A skunked term is a word or phrase whose meaning is changing in such a way that it becomes difficult for people to be sure they are using it correctly.
While terms transition from one meaning to another, they may be used for different and even opposite meanings, which can problematize their use in communications. Skunked terms can also cause issues for software, such as natural language processing (NLP), chatbots, expert systems and machine learning applications, which are reliant on human-generated definitions and may have difficulty with ambiguous terms, especially if the context is not clear.
The lexicographer Bryan A. Garner coined skunked term in the 2008 edition of his guide, Garner’s Modern American Usage. According to Garner, the meaning of a given term may be a point of contention between linguistic purists and liberals for anywhere from ten years to a hundred and should be avoided in formal writing while the disagreement is at its peak:
"A word is most hotly disputed in the middle part of this process: any use of it is likely to distract some readers. The new use seems illiterate to Group 1; the old use seems odd to Group 2. The word has become 'skunked.'"
Common examples of words that are or have been skunk terms include decimate to mean almost destroyed, rather than the original meaning of to kill one in ten and literally to mean figuratively, as in "I literally died" when it is apparent that the speaker is still living. Although linguistic prescriptivists (sticklers, basically) still rail against that use of literally, according to the Oxford English Dictionary, it has been valid for some hundreds of years. Other skunkings involve forms of words such as singular data, criteria and agenda rather than datum, criterium and agendum. Skunked terms can also arise from misused words that catch on, and back formations of existing words.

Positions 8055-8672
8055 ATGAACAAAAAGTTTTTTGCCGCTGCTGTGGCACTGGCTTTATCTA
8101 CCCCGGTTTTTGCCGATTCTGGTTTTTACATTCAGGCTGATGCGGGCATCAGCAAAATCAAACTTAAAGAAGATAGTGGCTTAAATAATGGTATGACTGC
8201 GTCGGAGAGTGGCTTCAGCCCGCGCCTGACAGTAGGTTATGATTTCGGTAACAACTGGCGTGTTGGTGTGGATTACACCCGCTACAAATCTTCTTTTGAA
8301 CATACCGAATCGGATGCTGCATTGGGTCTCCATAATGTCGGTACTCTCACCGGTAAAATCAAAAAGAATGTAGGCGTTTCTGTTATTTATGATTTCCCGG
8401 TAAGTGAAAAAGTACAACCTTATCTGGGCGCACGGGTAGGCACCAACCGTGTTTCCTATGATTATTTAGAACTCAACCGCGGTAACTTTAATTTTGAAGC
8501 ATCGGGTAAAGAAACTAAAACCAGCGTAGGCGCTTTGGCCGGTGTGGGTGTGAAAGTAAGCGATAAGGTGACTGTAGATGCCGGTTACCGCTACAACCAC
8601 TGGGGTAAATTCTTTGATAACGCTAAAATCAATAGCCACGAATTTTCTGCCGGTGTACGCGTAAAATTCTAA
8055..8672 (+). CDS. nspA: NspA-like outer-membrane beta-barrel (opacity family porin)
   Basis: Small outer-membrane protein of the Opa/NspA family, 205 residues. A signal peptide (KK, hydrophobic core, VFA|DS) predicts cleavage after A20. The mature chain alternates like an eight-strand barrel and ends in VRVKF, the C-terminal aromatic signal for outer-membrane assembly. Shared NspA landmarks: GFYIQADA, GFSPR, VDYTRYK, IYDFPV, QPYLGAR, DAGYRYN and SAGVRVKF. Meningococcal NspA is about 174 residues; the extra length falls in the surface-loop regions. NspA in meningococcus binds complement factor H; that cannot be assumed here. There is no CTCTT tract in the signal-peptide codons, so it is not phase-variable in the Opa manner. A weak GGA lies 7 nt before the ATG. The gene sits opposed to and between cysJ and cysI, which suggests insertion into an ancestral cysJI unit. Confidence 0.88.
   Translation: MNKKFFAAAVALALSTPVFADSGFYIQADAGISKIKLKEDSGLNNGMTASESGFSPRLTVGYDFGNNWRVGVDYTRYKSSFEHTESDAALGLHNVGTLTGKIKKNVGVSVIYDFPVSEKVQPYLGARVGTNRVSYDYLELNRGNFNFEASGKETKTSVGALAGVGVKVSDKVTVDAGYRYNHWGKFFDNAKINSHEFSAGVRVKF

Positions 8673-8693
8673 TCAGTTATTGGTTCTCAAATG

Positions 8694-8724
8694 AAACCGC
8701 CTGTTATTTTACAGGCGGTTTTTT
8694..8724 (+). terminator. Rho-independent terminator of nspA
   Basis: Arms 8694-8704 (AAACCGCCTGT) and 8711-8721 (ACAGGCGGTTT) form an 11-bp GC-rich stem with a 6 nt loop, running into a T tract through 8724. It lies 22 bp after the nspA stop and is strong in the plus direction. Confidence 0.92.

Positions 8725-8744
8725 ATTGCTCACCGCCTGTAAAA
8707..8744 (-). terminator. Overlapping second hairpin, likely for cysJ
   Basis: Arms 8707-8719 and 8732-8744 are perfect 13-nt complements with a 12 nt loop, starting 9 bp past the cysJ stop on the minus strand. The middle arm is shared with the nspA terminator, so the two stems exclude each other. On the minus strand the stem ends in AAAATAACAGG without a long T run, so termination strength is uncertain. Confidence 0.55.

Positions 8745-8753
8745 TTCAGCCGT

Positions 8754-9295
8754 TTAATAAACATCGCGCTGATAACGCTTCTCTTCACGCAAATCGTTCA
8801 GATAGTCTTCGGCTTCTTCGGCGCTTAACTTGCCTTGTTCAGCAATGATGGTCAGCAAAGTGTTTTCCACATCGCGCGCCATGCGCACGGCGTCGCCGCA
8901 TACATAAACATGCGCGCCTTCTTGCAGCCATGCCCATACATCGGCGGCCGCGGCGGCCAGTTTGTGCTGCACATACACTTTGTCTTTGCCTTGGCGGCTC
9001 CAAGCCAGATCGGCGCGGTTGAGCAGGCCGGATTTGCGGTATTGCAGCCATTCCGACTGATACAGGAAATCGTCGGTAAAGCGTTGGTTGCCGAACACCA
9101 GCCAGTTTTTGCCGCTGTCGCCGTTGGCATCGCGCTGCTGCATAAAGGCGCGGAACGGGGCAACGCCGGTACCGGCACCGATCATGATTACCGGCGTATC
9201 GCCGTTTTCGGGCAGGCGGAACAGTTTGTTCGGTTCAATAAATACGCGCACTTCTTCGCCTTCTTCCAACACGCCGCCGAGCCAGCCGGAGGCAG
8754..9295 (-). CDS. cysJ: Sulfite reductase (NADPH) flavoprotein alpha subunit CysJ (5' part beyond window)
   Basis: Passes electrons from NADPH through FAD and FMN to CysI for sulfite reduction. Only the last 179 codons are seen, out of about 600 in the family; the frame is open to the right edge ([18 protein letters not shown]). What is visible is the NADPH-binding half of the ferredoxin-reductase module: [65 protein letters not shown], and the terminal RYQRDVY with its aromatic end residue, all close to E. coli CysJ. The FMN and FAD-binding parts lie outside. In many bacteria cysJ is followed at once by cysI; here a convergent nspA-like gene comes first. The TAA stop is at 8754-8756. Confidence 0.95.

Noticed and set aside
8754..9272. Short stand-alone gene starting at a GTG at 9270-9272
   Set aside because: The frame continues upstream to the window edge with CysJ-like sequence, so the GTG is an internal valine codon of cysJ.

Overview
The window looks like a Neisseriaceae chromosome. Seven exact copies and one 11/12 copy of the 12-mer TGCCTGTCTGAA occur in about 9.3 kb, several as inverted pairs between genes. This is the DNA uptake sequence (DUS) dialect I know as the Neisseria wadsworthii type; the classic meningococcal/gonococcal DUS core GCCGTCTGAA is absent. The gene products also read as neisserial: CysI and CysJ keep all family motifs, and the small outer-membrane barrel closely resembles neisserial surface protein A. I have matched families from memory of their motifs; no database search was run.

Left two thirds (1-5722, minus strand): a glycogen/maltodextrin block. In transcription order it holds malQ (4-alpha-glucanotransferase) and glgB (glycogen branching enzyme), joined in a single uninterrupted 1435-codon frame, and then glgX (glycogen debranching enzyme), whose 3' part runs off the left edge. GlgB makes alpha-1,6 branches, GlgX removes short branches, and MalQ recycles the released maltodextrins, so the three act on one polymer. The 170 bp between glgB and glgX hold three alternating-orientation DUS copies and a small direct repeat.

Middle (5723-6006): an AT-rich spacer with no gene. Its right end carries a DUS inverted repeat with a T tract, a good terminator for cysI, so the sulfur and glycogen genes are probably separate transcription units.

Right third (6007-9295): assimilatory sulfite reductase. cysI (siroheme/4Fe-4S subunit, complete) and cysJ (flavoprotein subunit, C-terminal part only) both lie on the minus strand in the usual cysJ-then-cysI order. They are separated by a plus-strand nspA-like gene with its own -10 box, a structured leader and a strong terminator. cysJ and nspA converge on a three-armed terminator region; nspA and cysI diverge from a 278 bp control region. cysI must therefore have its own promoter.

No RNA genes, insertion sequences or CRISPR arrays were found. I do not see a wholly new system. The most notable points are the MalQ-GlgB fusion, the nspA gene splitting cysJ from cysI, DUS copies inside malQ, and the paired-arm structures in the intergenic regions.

Language is constantly evolving in the way it is used, and changes in the way words and phrases are used can come about in a number of ways. Verbed nouns, which are very popular in business, are immediately skunked because some people will use them enthusiastically while others deny their validity strenuously. Incentivize, formed from incentive, and Bangalored to mean offshored to Bangalore are a couple of examples.
Skunked terms are common in IT, despite the fact that clarity is essential in technological environments and business writing. The word robot, for example, has always been defined as a machine. However, the term has more recently been used to also refer to software systems with some degree of intelligence and autonomy, such as expert systems, chatbots and virtual assistants. Another evolving situation involves the definition(s) of dark web / deep web. The terms are increasingly used synonymously although their official meaning is distinct.
For technical writers, experts recommend that you avoid skunked terms if possible and otherwise provide enough additional information that the meaning is clear.